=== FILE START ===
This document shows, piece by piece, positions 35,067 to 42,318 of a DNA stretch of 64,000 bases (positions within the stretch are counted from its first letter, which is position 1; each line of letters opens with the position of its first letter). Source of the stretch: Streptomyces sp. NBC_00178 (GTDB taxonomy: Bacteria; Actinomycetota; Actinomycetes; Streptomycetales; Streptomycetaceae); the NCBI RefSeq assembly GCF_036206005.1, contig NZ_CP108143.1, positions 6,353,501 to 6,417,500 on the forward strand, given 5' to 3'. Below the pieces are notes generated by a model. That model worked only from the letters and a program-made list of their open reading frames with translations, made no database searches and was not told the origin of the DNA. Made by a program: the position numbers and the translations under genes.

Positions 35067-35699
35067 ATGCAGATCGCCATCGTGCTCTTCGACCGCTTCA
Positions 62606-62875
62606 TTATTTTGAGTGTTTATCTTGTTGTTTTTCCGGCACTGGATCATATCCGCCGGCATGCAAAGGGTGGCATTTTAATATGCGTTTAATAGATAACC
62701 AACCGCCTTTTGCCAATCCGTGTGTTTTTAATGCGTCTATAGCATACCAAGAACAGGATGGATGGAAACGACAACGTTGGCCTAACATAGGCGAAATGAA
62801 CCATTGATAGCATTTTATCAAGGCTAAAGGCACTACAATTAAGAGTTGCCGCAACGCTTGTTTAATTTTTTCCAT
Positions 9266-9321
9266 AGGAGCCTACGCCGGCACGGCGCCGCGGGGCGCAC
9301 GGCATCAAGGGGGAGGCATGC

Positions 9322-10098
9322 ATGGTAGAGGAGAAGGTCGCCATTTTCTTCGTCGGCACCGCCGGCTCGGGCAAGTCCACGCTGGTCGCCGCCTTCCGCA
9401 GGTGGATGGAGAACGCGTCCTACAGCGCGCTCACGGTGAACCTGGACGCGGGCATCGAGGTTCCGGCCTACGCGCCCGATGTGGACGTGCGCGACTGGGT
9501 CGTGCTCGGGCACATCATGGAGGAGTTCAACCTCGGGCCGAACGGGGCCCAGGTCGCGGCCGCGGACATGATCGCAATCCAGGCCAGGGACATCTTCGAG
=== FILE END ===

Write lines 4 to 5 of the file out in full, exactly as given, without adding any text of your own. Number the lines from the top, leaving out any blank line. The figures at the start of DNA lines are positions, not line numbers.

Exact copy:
Positions 62606-62875
62606 TTATTTTGAGTGTTTATCTTGTTGTTTTTCCGGCACTGGATCATATCCGCCGGCATGCAAAGGGTGGCATTTTAATATGCGTTTAATAGATAACC